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Senate Budget Committee Votes Out Budget Resolution; Senate Floor Action Expected While House Budget Committee Begins Mark-Up

Legislative Update
March 8, 2004

On Thursday afternoon, March 4, the Senate Budget Committee passed its version of the FY2005 budget resolution by a vote of 12-10. This sets a discretionary spending total at $814 billion, which is $9 billion less than the President's budget request ($7 billion cut to defense spending and $2 billion cut in non-defense discretionary spending). Most importantly, the Senate resolution includes the NIH funding level at $28.7 billion, an increase of $764 million or 2.7% over FY2004?as proposed in the President's FY2005 budget. (There had been some discussion earlier about a freeze to all non-defense, non-homeland security discretionary spending). Senate Budget Committee Chair Nickles' "Chairman's Mark" specifically notes that the NIH total includes $1.7 billion in biodefense efforts, an increase of $121 million or 7.4%.

No specific NIH amendments were offered up in Committee.

The House Budget Committee is expected to begin mark-up on Wednesday, March 10, and proceed to House floor action the week of March 15. Although House Budget Committee Chair Nussle's "Chairman Mark" was not yet available, he has commented that it would trim $7 billion from President Bush's defense spending request and $2 billion from other discretionary spending, as well as freeze non defense, non-homeland discretionary spending at the FY2004 level.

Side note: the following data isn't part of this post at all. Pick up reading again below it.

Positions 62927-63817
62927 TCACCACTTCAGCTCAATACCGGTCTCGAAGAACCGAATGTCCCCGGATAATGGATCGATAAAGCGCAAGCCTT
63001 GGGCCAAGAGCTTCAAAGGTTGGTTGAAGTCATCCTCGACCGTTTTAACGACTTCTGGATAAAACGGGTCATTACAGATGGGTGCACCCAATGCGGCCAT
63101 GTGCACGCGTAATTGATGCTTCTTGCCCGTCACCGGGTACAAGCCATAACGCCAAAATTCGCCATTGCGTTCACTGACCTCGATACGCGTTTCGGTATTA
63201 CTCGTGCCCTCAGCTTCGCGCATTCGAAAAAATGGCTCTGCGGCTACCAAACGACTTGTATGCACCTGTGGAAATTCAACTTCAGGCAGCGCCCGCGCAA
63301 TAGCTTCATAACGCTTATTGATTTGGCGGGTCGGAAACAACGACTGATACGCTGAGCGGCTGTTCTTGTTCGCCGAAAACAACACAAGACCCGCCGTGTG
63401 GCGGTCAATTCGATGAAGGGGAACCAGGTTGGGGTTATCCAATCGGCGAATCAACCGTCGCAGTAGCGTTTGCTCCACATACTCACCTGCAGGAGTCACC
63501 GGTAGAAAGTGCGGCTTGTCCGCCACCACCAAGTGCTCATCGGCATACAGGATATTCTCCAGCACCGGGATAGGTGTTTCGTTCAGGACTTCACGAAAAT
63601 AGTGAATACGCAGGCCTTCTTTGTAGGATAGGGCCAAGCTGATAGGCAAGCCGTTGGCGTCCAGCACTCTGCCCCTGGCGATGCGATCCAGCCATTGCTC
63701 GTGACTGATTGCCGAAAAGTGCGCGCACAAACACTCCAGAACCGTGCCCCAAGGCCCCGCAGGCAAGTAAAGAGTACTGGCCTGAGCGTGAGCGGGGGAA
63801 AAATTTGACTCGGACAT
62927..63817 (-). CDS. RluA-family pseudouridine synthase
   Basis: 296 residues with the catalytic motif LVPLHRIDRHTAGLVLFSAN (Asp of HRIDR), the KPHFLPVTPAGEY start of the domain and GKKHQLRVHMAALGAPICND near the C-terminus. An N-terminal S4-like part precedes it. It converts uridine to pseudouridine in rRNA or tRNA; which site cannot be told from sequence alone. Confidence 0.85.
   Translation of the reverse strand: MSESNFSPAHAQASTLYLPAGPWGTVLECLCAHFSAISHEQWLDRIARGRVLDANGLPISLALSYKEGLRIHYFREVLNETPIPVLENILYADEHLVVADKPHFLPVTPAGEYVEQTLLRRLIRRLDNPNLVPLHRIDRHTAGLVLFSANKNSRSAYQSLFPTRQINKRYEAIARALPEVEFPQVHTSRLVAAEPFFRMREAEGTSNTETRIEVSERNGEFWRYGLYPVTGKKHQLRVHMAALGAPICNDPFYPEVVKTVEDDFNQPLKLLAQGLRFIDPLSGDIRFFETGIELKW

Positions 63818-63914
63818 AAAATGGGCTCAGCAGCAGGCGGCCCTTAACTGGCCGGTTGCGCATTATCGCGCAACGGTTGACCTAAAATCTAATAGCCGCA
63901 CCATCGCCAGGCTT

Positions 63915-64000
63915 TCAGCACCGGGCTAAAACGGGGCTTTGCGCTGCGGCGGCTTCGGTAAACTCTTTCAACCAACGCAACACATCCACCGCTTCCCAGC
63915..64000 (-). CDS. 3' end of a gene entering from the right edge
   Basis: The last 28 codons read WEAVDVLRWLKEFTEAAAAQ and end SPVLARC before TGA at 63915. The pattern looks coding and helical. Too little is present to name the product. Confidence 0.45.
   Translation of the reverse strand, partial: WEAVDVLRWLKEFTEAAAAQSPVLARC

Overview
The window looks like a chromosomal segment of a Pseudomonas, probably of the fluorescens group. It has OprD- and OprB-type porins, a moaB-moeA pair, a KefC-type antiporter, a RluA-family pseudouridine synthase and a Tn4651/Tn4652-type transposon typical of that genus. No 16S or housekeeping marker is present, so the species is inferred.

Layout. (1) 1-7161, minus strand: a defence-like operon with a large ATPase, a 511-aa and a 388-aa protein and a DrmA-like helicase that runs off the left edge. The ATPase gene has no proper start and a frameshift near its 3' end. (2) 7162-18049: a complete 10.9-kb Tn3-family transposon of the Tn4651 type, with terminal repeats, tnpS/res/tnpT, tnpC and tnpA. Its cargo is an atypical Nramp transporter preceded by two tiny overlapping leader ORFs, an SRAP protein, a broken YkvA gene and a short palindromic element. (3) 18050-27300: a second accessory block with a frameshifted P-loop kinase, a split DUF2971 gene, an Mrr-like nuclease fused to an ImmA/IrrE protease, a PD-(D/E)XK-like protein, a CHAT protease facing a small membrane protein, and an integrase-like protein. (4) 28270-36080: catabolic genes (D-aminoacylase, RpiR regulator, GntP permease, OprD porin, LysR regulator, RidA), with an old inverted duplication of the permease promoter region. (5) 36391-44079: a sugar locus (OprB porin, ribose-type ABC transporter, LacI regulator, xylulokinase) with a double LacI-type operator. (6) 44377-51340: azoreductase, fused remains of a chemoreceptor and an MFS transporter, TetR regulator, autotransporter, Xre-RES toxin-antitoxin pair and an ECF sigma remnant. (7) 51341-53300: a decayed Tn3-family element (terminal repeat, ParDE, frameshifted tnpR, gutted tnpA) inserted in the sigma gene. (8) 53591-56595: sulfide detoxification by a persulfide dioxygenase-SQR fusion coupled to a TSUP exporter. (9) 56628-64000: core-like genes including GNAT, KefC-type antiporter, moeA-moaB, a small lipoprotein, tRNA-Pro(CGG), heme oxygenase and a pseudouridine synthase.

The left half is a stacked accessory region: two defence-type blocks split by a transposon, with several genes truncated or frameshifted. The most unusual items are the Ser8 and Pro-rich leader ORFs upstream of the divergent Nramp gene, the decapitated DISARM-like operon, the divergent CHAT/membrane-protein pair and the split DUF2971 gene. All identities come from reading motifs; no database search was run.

Congressional leaders wish to pass a Budget Resolution by April 2, prior to the Easter recess. Hill and media sources advise that there will likely be a spirited debate in both Houses, especially about balancing spending with tax cuts to avoid increasing deficits. Even if a Budget Resolution is passed, Congress must work on the 13 appropriations bills before the October 1 election recess, otherwise facing the prospect of a Continuing Resolution to run the government until a "lame duck" session in early 2005.

On Friday, March 5, NAEVR made a series of visits to the offices of Budget and Appropriations leaders to support NIH/NEI funding increases, specifically $711 million for the NEI in FY2005, which would complete the doubling of its budget since FY1998 and bring it into parity with the budget-doubling that has already occurred from FY1998-FY2003 at the NIH overall and at specific Institutes. NEI currently ranks in the bottom one-third of all Institutes in terms of having its budget doubled.